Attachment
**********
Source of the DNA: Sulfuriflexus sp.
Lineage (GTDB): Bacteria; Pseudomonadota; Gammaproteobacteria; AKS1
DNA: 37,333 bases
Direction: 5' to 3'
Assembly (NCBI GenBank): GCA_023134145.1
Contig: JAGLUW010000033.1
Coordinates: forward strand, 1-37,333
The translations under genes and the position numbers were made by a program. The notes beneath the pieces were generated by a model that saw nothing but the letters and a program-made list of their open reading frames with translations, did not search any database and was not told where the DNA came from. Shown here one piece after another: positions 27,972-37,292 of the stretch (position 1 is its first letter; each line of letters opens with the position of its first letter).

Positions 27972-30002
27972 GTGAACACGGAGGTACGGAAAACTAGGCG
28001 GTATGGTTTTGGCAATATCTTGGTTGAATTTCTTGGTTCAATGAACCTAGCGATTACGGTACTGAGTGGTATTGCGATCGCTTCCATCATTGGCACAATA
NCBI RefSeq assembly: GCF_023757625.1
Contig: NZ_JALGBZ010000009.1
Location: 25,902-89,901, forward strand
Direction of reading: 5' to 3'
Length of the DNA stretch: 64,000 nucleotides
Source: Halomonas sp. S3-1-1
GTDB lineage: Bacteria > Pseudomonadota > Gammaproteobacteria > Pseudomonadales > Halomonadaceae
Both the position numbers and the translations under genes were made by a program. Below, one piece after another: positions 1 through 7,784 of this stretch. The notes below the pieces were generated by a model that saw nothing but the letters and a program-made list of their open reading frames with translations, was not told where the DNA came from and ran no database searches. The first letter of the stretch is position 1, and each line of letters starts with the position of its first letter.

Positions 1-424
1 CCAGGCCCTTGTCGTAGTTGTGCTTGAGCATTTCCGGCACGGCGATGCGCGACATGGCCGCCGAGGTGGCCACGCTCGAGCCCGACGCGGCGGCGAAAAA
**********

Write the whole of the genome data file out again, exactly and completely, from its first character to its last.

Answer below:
Source of the DNA: Sulfuriflexus sp.
Lineage (GTDB): Bacteria; Pseudomonadota; Gammaproteobacteria; AKS1
DNA: 37,333 bases
Direction: 5' to 3'
Assembly (NCBI GenBank): GCA_023134145.1
Contig: JAGLUW010000033.1
Coordinates: forward strand, 1-37,333
The translations under genes and the position numbers were made by a program. The notes beneath the pieces were generated by a model that saw nothing but the letters and a program-made list of their open reading frames with translations, did not search any database and was not told where the DNA came from. Shown here one piece after another: positions 27,972-37,292 of the stretch (position 1 is its first letter; each line of letters opens with the position of its first letter).

Positions 27972-30002
27972 GTGAACACGGAGGTACGGAAAACTAGGCG
28001 GTATGGTTTTGGCAATATCTTGGTTGAATTTCTTGGTTCAATGAACCTAGCGATTACGGTACTGAGTGGTATTGCGATCGCTTCCATCATTGGCACAATA
NCBI RefSeq assembly: GCF_023757625.1
Contig: NZ_JALGBZ010000009.1
Location: 25,902-89,901, forward strand
Direction of reading: 5' to 3'
Length of the DNA stretch: 64,000 nucleotides
Source: Halomonas sp. S3-1-1
GTDB lineage: Bacteria > Pseudomonadota > Gammaproteobacteria > Pseudomonadales > Halomonadaceae
Both the position numbers and the translations under genes were made by a program. Below, one piece after another: positions 1 through 7,784 of this stretch. The notes below the pieces were generated by a model that saw nothing but the letters and a program-made list of their open reading frames with translations, was not told where the DNA came from and ran no database searches. The first letter of the stretch is position 1, and each line of letters starts with the position of its first letter.

Positions 1-424
1 CCAGGCCCTTGTCGTAGTTGTGCTTGAGCATTTCCGGCACGGCGATGCGCGACATGGCCGCCGAGGTGGCCACGCTCGAGCCCGACGCGGCGGCGAAAAA